**From top: photo1 taken at Rota Grotto, CNMI by Scott Moen; Photo2 taken by YayRafting member; Photo3 taken at Rota Grotto, CNMI by Scott Moen; Photo4 taken at Pona Point, Rota CNMI by Tara Martin; Photo5 taken at Swimming Hole, Rota CNMI by Camas Baugh; Photo6 taken at Rota Grotto, CNMI by Scott Moen. All Photos Copyrighted.
The Life Aquatic: It’s Bad, Like Water, Being Underneath It.
I wasn’t born with one of those nifty brain filters that prevents you from spouting out total nonsense. As a result, I am known among my close friends and family for sputtering out fragments and run-ons that just make no sense at all. One time during a long car ride, maybe to California, my sister and I were relaxing in the backseat make-shift campsite we had become accustomed to putting together for these road trips. At some hideous, heart-stopping, stomach curdling moment….OUR BARE FEET TOUCHED. It still makes me shudder to remember it. I yanked my feet back and screamed “DON’T TOUCH MY FEET!!” She looked at me in shock which prompted me to explain in near hysterical tones, “Bare feet touching is bad! It’s like water!!” And which point she erupted into laughter and forced me to explain how water is bad, let alone anything at all like bare feet touching. Well, I was still horrified (quite the little drama queen, I know…) So in total frustration I said “It’s like water….being underneath it!!” Apparently this didn’t clarify anything for her, because she just erupted into laughter again, and promptly decided that this would be a catch phrase for the Baugh sisters forever more.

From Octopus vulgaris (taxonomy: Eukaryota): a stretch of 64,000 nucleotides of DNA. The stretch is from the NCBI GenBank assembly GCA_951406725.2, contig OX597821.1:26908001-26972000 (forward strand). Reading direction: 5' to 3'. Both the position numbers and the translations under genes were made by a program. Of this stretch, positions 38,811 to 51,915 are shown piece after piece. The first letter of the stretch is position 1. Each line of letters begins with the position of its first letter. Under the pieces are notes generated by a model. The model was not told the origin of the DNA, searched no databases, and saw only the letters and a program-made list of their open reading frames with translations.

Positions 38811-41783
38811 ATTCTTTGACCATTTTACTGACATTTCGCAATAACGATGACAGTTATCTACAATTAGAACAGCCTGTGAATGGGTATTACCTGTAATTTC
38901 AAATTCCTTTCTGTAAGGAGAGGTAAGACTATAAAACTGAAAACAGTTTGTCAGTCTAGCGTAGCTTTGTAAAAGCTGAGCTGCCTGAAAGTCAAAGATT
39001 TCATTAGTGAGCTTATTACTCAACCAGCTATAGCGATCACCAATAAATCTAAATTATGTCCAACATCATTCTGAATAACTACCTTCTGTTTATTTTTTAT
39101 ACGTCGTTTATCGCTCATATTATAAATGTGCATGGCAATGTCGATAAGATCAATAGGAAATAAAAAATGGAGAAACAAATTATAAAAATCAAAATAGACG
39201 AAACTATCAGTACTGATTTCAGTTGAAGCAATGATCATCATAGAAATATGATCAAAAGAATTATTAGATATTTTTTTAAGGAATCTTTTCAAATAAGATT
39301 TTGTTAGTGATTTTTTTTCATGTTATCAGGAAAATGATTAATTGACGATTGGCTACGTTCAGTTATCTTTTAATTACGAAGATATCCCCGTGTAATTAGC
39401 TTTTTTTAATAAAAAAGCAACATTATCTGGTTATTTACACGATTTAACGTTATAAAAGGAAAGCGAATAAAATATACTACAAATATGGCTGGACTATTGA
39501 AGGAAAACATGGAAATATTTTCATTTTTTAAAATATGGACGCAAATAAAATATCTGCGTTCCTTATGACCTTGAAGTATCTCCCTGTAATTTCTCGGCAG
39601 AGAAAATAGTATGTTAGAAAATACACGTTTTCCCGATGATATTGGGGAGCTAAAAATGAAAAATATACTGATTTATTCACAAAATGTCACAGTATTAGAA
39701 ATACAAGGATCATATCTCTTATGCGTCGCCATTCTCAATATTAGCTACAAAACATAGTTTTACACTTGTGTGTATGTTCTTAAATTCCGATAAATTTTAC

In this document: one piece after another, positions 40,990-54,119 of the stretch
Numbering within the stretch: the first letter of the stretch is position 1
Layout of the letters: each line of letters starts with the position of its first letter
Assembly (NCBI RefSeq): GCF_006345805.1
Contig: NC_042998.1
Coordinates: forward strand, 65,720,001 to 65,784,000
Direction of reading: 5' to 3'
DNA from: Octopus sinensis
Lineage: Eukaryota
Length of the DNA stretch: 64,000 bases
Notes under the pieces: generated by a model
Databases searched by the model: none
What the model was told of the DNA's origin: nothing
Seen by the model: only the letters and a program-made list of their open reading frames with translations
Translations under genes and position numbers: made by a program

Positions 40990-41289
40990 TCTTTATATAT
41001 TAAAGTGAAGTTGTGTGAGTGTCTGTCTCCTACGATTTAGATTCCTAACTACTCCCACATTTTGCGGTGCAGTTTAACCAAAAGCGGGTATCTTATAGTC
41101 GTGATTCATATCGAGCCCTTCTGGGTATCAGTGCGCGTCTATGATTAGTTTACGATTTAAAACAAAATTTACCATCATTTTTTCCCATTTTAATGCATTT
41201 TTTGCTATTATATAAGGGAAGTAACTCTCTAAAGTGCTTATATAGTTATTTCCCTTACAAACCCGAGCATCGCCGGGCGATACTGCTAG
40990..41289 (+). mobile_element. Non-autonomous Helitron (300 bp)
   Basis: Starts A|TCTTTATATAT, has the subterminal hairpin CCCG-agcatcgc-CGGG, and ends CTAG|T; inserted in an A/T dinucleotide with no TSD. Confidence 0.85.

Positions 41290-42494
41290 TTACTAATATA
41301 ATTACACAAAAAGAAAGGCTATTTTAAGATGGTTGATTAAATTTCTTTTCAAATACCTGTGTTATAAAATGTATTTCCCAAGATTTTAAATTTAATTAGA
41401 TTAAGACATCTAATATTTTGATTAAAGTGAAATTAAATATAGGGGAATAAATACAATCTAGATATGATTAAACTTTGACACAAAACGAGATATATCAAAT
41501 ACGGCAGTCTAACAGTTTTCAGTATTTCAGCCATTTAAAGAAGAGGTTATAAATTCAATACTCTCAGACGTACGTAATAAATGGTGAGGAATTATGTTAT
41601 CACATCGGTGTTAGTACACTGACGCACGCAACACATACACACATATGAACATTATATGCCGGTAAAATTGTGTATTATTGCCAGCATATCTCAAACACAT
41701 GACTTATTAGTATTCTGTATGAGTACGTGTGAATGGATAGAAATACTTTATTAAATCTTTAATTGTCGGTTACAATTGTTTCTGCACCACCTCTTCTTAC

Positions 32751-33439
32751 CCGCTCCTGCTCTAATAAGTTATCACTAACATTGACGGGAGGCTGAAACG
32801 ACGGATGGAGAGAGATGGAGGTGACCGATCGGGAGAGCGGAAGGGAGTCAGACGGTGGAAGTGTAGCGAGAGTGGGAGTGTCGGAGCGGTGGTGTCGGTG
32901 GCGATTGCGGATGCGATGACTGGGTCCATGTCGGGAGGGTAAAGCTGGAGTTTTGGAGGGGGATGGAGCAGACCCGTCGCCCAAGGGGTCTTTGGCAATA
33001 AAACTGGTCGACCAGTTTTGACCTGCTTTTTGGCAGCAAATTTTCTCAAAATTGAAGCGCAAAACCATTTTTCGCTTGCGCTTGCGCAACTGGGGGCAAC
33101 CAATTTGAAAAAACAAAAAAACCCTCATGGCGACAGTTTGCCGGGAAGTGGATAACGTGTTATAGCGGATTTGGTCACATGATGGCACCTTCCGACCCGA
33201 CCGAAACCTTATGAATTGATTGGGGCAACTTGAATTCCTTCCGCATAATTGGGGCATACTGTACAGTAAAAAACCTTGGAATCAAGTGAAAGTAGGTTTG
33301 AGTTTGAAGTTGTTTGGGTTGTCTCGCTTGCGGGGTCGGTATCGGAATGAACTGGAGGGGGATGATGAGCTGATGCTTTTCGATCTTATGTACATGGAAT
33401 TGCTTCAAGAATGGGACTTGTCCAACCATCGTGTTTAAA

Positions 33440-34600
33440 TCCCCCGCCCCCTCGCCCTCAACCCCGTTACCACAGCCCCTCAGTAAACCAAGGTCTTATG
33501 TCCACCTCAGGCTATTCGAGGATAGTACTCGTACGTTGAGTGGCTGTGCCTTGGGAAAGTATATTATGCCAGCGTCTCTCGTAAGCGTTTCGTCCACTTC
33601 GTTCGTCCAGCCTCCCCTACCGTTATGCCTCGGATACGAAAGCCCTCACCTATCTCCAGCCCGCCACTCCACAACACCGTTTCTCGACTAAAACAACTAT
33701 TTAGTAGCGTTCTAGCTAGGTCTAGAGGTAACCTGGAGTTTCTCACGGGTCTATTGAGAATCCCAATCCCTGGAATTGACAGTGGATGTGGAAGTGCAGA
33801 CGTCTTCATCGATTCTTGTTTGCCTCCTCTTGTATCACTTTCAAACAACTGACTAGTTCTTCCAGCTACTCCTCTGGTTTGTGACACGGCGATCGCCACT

What she didn’t know is how terrified I had become of being underneath water. Something about having people sit on my shoulders with my head under water….being trapped underneath docks….waking up from a nap underneath the surface of the deep end of the pool….all this had led to a phobia of having my head under water. Go figure.
Fast forward to my mid-teens and you’ll find a young lady who wanted nothing to do with fear. I don’t actually remember what it was that changed in me, but I remember deciding I didn’t want to be afraid. One by one, I started tackling my fears. I made myself go on the zipper at the carnival to deal with my fear of heights. Eventually I made my way all the way to Las Vegas to ride the Big Shot on the top of the Stratosphere (a mere 1,000 feet in the air). When I was 15, we took a family trip to see my mom’s family in Southern California. While there, my dad decided to pick up surfing again. He took me out into the surf at Newport Beach. I’m not totally sure he knew about my phobia at this point…but he sure did afterwards. In my mind, which surely has a skewed perspective, the massive storm surf tried to eat me alive, decided I wasn’t the right snack, and spit me back out on the beach a snotty, sputtering, sand covered mess. I’m sure in reality the waves were a couple of feet…but these details are minor. What matters is that I wasn’t about ready to let that ocean be the boss of me!
Later that day, Dad bought a surfboard and we drove down to San Onofre. He took me out into the surf where I screamed and yelled and cursed, but tried and tried and tried. Eventually, I managed to catch my first wave and ride it into shore. Imagine my disappointment when pictures proved later that my “wave” was, in fact, about 1 foot of foam…. But I was hooked. Maybe I could barely swim, and perhaps I had total chest-stopping panic every time I wiped out and went under water (which was often), but I was addicted nonetheless.